2015 — 9 April: Thursday

The dawn chorus is chirping away out there while I sit, sup, and chip away (at Linux) in here. A nice symmetry, somehow. Not that I can hear too well over the Brahms banging slightly tediously away from a 2003 Prom. I'm still glowing with last night's successful partition resizing and the establishment of a /swap space1 on a separate physical device from the rest of the OS. Just setting it up and watching it become active while still running the system is quite enough. Can't imagine doing that under Windows, somehow.

All the time...

... I was reading this piece I kept thinking about the ghastly behaviour on display throughout the film "Swimming with sharks". Your inner mileage may vary. It occurs to me — but only in my seventh decade! — that only the children of the already-privileged can actually 'afford' to work as interns as they help perpetuate the cycle of class privilege. And network away among the so-called elite.

My assumption that I didn't need conventional career guidance betrayed a privilege I was as yet unaware of. Though I wasn't able to articulate it as such at the time, I believed that the creative class was immune to professional plotting and monetary concerns — that if I just worked hard enough on my essays and articles, I'd make enough money later in life, doing interesting work. I was the first in my family to attend a four-year college, and needless to say, I was very naïve.

Francesca Mari in Dissent

The job ad from the secretive billionaire amused me, too. I realise Michael Young's 1958 "Rise of the meritocracy" was originally intended as a satire (not unlike the Stephen Potter Lifemanship books), but just look at UK and US society now, heh? For example: I was blissfully unaware of "Know your meme" and feel little the wiser (or even better-informed) for my brief visit. But the clever illustration by Tomasz Walenta...


... at the top of the article that led me there struck me as much smarter than anything I actually found there. [10-minute Pause] It's been a while, but the "gearhead" chap2 (Matthew Crawford) is back with a new book, it seems. That's going on my mental "look out for" list. (Link.)

Oh, good grief!

Quis custodes custodiet?

In what must surely rank as the most predictable complication in history — though it still apparently took the agency by surprise — it turned out a substantial quantity (up to 11%) of what it was intercepting were pornographic pictures. GCHQ did attempt to add some automated filters to protect its staff from seeing too much adult content, but noted there was "no perfect ability" to do this.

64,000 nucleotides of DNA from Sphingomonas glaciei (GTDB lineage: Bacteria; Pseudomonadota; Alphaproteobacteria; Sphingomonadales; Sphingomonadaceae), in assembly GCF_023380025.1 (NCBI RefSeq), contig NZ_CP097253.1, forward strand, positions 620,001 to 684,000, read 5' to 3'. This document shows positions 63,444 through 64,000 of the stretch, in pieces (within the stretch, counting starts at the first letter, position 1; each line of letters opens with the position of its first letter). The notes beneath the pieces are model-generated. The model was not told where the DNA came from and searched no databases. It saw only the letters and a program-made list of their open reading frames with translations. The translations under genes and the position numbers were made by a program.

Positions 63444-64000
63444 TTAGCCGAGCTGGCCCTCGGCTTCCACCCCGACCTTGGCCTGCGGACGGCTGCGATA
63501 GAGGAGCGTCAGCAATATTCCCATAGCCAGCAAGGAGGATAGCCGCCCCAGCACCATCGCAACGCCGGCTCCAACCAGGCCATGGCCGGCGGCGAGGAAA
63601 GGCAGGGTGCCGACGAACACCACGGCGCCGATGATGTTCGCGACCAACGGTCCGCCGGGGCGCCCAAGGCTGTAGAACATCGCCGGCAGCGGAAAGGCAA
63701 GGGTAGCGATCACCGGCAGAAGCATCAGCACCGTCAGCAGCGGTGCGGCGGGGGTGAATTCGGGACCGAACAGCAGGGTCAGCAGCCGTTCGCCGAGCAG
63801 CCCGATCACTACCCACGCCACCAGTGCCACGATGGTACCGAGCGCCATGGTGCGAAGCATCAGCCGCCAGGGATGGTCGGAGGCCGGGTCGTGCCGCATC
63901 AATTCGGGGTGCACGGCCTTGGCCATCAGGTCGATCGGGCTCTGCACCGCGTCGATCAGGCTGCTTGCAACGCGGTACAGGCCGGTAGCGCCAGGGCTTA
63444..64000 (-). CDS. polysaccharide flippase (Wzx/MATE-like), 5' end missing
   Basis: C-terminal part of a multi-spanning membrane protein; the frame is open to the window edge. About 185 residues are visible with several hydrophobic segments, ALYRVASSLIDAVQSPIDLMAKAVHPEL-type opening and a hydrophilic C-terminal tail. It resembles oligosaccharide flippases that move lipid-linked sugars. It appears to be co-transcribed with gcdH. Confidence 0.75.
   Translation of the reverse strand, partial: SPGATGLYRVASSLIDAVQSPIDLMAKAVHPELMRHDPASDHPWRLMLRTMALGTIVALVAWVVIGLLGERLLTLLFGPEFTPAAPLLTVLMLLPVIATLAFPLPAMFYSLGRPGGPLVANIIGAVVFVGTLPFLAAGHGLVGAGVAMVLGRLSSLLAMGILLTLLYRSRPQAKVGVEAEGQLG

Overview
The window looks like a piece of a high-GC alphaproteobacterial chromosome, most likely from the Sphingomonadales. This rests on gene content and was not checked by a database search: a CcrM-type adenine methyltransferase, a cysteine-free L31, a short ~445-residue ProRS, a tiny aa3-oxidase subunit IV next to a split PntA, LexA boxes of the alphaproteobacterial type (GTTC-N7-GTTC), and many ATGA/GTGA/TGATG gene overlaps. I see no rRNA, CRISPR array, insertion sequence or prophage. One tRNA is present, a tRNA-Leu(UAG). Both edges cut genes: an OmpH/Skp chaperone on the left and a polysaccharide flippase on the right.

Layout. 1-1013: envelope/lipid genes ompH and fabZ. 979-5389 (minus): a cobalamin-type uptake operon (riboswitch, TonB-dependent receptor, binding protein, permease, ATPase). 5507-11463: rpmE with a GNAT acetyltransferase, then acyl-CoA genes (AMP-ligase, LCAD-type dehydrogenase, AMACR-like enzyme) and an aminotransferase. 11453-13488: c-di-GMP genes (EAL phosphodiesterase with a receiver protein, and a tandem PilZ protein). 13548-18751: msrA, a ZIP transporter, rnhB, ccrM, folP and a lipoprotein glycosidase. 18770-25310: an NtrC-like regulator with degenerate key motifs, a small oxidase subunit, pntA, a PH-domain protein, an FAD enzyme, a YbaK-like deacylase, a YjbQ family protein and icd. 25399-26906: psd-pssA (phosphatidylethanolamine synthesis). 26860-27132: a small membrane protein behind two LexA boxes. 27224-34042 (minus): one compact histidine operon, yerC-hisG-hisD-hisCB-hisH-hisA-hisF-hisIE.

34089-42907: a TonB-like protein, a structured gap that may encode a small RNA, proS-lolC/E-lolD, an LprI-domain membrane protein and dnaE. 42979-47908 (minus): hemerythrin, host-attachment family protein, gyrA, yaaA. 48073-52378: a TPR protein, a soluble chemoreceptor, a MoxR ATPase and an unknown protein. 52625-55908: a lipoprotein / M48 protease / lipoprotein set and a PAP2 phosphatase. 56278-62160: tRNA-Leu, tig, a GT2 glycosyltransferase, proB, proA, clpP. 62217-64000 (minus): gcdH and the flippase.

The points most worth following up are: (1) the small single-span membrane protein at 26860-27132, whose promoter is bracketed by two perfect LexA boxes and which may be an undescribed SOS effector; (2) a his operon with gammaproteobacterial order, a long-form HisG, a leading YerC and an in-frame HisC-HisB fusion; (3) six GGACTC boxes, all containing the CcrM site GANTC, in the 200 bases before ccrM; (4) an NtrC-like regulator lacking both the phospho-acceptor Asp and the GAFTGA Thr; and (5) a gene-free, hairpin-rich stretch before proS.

James Ball in Grauniad

How true

I had many a discussion with Christa over 33 years on various aspects of translation:

If the person translating the manual to your new computer has never brought a computer online, you're likely to know. Ikea, the Swedish housewares firm that has elevated production efficiency to a core part of its corporate ethos, has almost entirely eliminated the need to retranslate its manuals by rendering most assembly instructions as illustrations. But as anyone who has assembled Ikea furniture is aware, even this form of translation is not without ambiguity, confusion and smashed particleboard.

Benjamin Paloff in The Nation

I can comfortably recycle my observation from five years ago:

I note the political bickering is already at high volume. Aah, the unedifying spectacle of the momentarily powerless clawing over one another to persuade us to plug them back into their dealer for their next five-year "fix". Madness.


I had to switch off the kitchen windowsill radio (tuned permanently to BBC Radio 4) while dicing a spot of fruit. The knife is too sharp.

I keep hoping...

... Mr Postie will deliver my summons to the Probate Court but all he seems able to manage are bills and bumph.

This doesn't...

... surprise me, but nor does it make me feel proud of our financial community. Non-doms do exactly what good for the UK? (Link.)

Two afternoon...

... cups of tea across the village bring me to a little after 18:35 and knowledge of two new magic spells. The first is the one I need (when invoked in a terminal) to reveal the UUID 'code' that identifies my new /swap partition and specify precisely which SSD it's mounted on:

cd /dev/disk/by-uuid
/dev/disk/by-uuid $ ls -l

The "answer" is now plumbed safely into /etc/fstab

Spell #2 is exactly how to block the damnably frequent junk calls coming in on my smartphone. Not that I ever answer them. If my network supplier knew how ticked off these make me, they would probably be stopped in any case. I do not live my Life on my smartphone.



1  Not that I'm aware that any swapping has actually ever occurred during any of the varied — often brutally truncated — incarnations of Linux on BlackBeast Mk III in the past several weeks. But then that's not the point, really, is it? :-)
2  It actually took less than ten minutes to find my first mention of him... and about nine of them were spent first re-installing the frighteningly-useful "Recoll" application (approx 30 seconds) and then simply letting it loose to index everything it could find in my /home folder. It found four ¬blog mentions of Crawford, and today's web piece from the Chronicle tucked away in a Firefox browser session-restore space somewhere.